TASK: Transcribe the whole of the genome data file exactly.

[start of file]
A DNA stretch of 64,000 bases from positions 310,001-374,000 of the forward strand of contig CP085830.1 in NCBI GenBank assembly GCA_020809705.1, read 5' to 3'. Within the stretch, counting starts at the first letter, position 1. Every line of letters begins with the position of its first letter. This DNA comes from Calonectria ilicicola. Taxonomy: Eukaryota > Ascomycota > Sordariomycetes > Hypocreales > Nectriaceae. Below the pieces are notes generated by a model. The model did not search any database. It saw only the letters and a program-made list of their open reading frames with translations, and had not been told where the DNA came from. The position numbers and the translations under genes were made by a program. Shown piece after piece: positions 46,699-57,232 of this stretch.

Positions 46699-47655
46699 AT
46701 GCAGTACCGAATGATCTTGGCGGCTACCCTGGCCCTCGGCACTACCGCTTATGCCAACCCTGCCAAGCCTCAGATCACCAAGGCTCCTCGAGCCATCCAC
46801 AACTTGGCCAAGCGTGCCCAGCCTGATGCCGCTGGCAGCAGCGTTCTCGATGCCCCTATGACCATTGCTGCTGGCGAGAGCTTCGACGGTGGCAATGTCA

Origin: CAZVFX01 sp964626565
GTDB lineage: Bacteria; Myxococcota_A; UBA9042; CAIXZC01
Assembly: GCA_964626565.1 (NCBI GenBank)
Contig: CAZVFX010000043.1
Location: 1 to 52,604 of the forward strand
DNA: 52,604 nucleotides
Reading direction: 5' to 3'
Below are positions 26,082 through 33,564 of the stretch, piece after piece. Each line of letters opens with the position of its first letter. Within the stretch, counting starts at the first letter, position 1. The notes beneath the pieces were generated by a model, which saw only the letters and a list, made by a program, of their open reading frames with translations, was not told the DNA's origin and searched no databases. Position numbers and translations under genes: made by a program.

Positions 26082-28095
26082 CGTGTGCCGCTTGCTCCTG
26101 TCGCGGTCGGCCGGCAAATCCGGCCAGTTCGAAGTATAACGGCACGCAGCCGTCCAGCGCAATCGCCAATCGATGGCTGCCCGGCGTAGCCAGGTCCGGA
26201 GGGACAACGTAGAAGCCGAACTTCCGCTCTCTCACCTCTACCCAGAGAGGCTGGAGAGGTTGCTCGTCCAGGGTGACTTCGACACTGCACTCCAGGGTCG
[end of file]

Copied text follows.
A DNA stretch of 64,000 bases from positions 310,001-374,000 of the forward strand of contig CP085830.1 in NCBI GenBank assembly GCA_020809705.1, read 5' to 3'. Within the stretch, counting starts at the first letter, position 1. Every line of letters begins with the position of its first letter. This DNA comes from Calonectria ilicicola. Taxonomy: Eukaryota > Ascomycota > Sordariomycetes > Hypocreales > Nectriaceae. Below the pieces are notes generated by a model. The model did not search any database. It saw only the letters and a program-made list of their open reading frames with translations, and had not been told where the DNA came from. The position numbers and the translations under genes were made by a program. Shown piece after piece: positions 46,699-57,232 of this stretch.

Positions 46699-47655
46699 AT
46701 GCAGTACCGAATGATCTTGGCGGCTACCCTGGCCCTCGGCACTACCGCTTATGCCAACCCTGCCAAGCCTCAGATCACCAAGGCTCCTCGAGCCATCCAC
46801 AACTTGGCCAAGCGTGCCCAGCCTGATGCCGCTGGCAGCAGCGTTCTCGATGCCCCTATGACCATTGCTGCTGGCGAGAGCTTCGACGGTGGCAATGTCA

Origin: CAZVFX01 sp964626565
GTDB lineage: Bacteria; Myxococcota_A; UBA9042; CAIXZC01
Assembly: GCA_964626565.1 (NCBI GenBank)
Contig: CAZVFX010000043.1
Location: 1 to 52,604 of the forward strand
DNA: 52,604 nucleotides
Reading direction: 5' to 3'
Below are positions 26,082 through 33,564 of the stretch, piece after piece. Each line of letters opens with the position of its first letter. Within the stretch, counting starts at the first letter, position 1. The notes beneath the pieces were generated by a model, which saw only the letters and a list, made by a program, of their open reading frames with translations, was not told the DNA's origin and searched no databases. Position numbers and translations under genes: made by a program.

Positions 26082-28095
26082 CGTGTGCCGCTTGCTCCTG
26101 TCGCGGTCGGCCGGCAAATCCGGCCAGTTCGAAGTATAACGGCACGCAGCCGTCCAGCGCAATCGCCAATCGATGGCTGCCCGGCGTAGCCAGGTCCGGA
26201 GGGACAACGTAGAAGCCGAACTTCCGCTCTCTCACCTCTACCCAGAGAGGCTGGAGAGGTTGCTCGTCCAGGGTGACTTCGACACTGCACTCCAGGGTCG